Canada's Caesarean Rate at Record
Millions spent on preventable surgeries
July 26, 2007
The number of caesarean sections in Canada is again at a record
high, reports the Canadian Institute for Health Information (CIHI)
in their 2007 Health Indicators report. Consumer health groups are
concerned. "Everything we know about caesareans supports reducing
the number for this major surgery," says Connie Thompson, President
of the International Caesarean Awareness Network in Canada (ICAN
In Canada, 26.3% of women delivered babies by caesarean in 2005
- 2006, increased from 25.6% in 2004 - 2005. However, there was
huge variation between health regions (17.8% to 36.8%), and provinces
and territories (8.2% to 30.4%). Common reasons given to justify
the rise in caesarean sections are that women are having children
later in life, thus increasing pregnancy risk and the chance of
birth complications, or that women are choosing to have caesareans
for personal convenience. None of these factors explain the wide
variation in caesarean rates across Canada.
"Medically unnecessary caesareans happen every day,"
says Ruth Wadley, a mother of 3 in Edmonton. "I was told by
my OB that if I showed up at the hospital I would be sectioned."
Ms. Wadley delivered her first two children by caesarean and was
planning a VBAC for her third last month. "I was given a zero
percent chance of ever giving birth naturally but I felt I deserved
the opportunity to try," Ruth explains. "I hired a professional
midwife and had a perfectly normal birth at home."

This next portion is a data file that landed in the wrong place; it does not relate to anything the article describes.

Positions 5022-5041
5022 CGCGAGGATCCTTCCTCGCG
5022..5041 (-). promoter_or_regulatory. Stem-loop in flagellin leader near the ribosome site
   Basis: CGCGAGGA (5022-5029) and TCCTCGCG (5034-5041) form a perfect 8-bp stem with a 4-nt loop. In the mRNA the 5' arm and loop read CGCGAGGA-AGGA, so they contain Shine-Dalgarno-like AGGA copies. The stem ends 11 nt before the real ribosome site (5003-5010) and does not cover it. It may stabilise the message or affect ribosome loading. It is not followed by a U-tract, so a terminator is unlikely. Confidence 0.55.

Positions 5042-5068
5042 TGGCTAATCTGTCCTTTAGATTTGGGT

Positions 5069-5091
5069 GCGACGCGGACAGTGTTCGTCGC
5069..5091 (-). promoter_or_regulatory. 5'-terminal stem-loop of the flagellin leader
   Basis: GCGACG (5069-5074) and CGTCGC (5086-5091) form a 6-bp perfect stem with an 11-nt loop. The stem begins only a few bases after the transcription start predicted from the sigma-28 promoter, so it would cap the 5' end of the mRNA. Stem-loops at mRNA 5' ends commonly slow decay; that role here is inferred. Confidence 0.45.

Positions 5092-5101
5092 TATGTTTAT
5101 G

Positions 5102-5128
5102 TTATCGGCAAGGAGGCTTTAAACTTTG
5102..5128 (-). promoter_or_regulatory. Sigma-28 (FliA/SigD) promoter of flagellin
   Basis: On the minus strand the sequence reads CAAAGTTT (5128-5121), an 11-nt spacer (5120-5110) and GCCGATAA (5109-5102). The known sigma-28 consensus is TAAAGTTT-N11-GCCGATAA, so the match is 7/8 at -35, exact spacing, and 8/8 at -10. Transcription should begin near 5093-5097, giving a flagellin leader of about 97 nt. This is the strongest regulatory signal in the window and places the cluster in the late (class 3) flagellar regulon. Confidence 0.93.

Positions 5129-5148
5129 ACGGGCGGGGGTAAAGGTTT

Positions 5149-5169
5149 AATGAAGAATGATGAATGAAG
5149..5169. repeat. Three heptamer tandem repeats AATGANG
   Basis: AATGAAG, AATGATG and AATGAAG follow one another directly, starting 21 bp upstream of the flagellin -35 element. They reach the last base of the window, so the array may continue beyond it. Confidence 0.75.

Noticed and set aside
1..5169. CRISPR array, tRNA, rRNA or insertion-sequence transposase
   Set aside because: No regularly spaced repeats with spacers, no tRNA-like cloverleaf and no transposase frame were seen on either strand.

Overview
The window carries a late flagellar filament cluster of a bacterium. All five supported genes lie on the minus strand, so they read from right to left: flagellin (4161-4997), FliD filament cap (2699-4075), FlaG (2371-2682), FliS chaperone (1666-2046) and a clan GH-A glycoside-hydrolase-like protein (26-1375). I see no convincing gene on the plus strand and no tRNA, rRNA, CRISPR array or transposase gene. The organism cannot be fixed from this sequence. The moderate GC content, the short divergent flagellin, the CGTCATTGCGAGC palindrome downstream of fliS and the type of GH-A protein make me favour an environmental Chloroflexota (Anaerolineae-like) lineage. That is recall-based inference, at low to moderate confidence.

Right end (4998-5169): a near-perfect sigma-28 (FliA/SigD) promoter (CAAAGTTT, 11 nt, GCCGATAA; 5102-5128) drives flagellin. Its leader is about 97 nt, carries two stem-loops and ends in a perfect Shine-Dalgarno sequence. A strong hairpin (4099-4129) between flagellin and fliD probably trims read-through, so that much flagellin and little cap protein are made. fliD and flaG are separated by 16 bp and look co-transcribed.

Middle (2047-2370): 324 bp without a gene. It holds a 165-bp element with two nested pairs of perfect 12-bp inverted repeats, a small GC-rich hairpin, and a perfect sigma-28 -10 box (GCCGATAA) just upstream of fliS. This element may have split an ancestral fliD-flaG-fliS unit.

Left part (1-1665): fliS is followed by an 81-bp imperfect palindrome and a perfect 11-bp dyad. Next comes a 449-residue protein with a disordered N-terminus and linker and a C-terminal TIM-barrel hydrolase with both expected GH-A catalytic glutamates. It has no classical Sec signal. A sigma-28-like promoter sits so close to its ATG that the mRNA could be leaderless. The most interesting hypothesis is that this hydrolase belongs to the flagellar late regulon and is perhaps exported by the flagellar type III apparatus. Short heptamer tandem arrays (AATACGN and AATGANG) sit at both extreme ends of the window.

The report also states, "Since unnecessary caesarean section
delivery increases maternal morbidity and mortality and is associated
with higher costs, caesarean section rates are often used to monitor
clinical practices with an implicit assumption that lower rates
indicate more appropriate, as well as more efficient, care."
The World Health Organization (WHO) states that a rate over 10-15%
means that unnecessary caesareans are being done.
The report "Giving Birth in Canada: The Costs" from CIHI
last year gave the cost of a caesarean as $6000 ($4600 for woman
plus $1400 for baby), compared with $3600 ($2800 for woman plus
$800 for baby) for a normal birth. With over 343,000 births in Canada
in 2006, if WHO guidelines were followed, over $93 million could
"Put the two together," says Connie Thompson, "and
it is clear that many of the caesareans being done in Canada are
preventable, risk the health of mother and baby, and cost millions
of dollars for our overstretched healthcare system. It is time for
ICAN Canada is a nonprofit organization that works to improve maternal-child
health by preventing unnecessary caesareans through education, providing
support for caesarean recovery and promoting vaginal birth after
caesarean. Local chapters across Canada hold education and support
meetings for people interested in caesarean prevention and recovery.
For support contact ICAN Canada at
www.ican-online.ca, phone (780) 444-3041 or email
ICAN Canada recognizes that when a caesarean is medically necessary,
it can be a lifesaving technique for both mother and baby, and worth
the risks involved. Increased risks to babies include: low birth
weight; prematurity; respiratory problems; and cuts from the surgery.
Increased risks to women include: death, hemorrhage; infection;
hysterectomy; surgical mistakes; re-hospitalization; scar separation,
placental problems and stillbirth in future pregnancies. For the
latest 2006 research on the risks of caesareans, see:
For a copy of the full 2007 Health Indicators report and the table
of cesarean rates for every health region in Canada (pages 56-57)
Contact: Claudia Villeneuve
ICAN Education Director
p) 780- 444- 3041
c) 780- 932- 8814
812A Bloor Street West, Suite 201 email@example.com
Toronto, Ontario, M6G 1L9, Canada Tel: 416–964–5735
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